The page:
- Insulation of high voltage equipment: transformers, switches, disconnectors and other high voltage equipment (up to 1000V) are insulated with special paints.
In addition to these established uses, insulating paints are also finding application in emerging fields such as electric mobility, industrial electrification, wireless charging systems and wind power.
Types of Electrical Insulating Paints
There are various types of electrical insulating paints, which differ in composition and properties according to their uses:
- Epoxy resin-based insulating paints: excellent mechanical, chemical and dielectric properties. Ideal for insulating windings of motors and transformers.
- Polyurethane insulating paints: very high resistivity and flexibility. Suitable for insulating vibration-prone components.
- Silicone insulating paints: excellent thermal stability up to 200°C. For high temperature insulation.
- Acrylic insulating paints: fast drying, good environmental resistance. To insulate metal supports.
- PTFE-based insulating paints: resistant to extreme temperatures (-70°C/+280°C), suitable for insulating electrical contacts.
- Insulating paints for flooring: non-slip and resistant to traffic, oils, chemicals. For industrial environments.
In addition to single-component paints, there are also two-component formulations (base + catalyst) with improved performance. Insulating paints are applied by brush, roller or spray on clean and degreased surfaces.
Choosing Electrical Insulating Paint
To choose the most suitable electrical insulating paint for a specific application, several factors must be considered:
- Working voltage: for low voltage up to 1000V, acrylic or polyurethane paints are indicated; for medium voltage up to 36kV, epoxy paints are preferable; for high voltage silicone paints.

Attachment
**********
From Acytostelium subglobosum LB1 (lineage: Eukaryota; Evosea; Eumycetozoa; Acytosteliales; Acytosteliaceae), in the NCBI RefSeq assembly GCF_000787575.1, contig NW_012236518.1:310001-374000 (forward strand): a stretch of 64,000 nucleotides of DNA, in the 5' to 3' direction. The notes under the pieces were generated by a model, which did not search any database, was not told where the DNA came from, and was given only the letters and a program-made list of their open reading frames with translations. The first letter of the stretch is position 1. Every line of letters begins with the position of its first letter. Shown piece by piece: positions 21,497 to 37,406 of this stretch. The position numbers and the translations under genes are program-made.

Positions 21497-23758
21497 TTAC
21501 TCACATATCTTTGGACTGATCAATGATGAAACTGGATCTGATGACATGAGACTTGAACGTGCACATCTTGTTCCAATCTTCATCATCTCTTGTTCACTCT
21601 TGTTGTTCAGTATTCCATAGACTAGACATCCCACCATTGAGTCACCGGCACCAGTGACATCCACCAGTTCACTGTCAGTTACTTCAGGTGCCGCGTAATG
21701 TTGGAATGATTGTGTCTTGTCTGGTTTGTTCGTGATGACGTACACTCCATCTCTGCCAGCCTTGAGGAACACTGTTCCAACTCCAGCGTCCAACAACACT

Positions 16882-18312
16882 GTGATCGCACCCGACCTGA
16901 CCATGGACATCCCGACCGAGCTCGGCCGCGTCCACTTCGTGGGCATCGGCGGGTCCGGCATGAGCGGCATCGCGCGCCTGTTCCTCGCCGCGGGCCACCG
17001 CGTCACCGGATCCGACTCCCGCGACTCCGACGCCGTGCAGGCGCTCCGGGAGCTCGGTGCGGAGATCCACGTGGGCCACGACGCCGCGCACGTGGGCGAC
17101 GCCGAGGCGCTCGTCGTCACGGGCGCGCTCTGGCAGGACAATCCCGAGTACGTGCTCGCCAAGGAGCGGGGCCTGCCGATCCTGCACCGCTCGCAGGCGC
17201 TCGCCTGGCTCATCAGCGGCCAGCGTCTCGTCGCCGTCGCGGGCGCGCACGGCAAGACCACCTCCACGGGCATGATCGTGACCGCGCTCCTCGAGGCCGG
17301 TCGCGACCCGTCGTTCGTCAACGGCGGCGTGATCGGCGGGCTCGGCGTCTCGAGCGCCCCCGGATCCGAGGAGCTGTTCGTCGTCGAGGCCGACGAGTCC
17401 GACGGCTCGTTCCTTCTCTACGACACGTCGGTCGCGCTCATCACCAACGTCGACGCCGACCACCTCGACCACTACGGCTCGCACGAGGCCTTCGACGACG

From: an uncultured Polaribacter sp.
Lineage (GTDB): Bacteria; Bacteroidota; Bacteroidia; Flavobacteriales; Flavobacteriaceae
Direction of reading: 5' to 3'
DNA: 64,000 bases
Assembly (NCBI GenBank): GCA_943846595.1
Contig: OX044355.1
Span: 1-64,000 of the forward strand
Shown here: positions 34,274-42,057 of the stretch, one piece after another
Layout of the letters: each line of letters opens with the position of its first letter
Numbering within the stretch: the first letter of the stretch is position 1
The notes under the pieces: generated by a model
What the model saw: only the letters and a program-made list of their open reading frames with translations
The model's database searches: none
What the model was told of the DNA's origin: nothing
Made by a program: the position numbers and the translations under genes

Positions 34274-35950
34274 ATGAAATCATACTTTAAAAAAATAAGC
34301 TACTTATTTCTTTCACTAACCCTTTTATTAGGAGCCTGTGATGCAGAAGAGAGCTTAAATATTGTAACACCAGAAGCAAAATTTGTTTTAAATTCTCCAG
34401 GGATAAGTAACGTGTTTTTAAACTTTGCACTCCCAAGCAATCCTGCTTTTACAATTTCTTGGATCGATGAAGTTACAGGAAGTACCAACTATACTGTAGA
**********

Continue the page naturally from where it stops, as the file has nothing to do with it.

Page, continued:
- Operating temperature: at room temperature all paints are suitable; at higher temperatures silicone or PTFE paints are needed.
- Surface type: for metal, epoxy or acrylic paints are indicated; for plastic and rubber, polyurethane paints; for ceramics, silicone paints.
- Environment of use: for outdoor use acrylic or silicone paints that are more resistant to atmospheric agents are preferred; for indoor, epoxy and polyurethane paints are also fine.
- Mechanical requirements: if high mechanical properties are required, epoxy or polyurethane paints are preferable.
- Application method: single-component paints for simple applications; two-components for higher requirements.
- Drying: if fast drying is needed, acrylic or polyurethane paints are indicated.
In addition to the type, it is important to consider the thickness of the insulating film required: it ranges from a minimum of 80-120 microns for low voltage, up to 1 mm and over for high voltage. Finally, for critical applications it is advisable to carry out preliminary tests.
Maintaining Insulated Surfaces
To ensure long-lasting electrical protection, proper maintenance of insulated surfaces with special paints is necessary. Periodically it is necessary to:
- Visually check the coating integrity, making sure there are no cracks, flaking or swelling.
- Promptly repair any damaged areas, to prevent infiltration and localized dielectric losses.
- Perform electrical tests to verify that the insulation maintains the prescribed values of surface resistance and dielectric strength.
- Remove dirt and deposits that can create current leakage paths.
- Apply a new layer of insulating paint if the previous one is worn or no longer provides protection.
By choosing the right electrical insulating paint and taking care of proper maintenance, it is possible to minimize electrical hazards and achieve maximum protection of components and surfaces in the presence of dangerous voltages.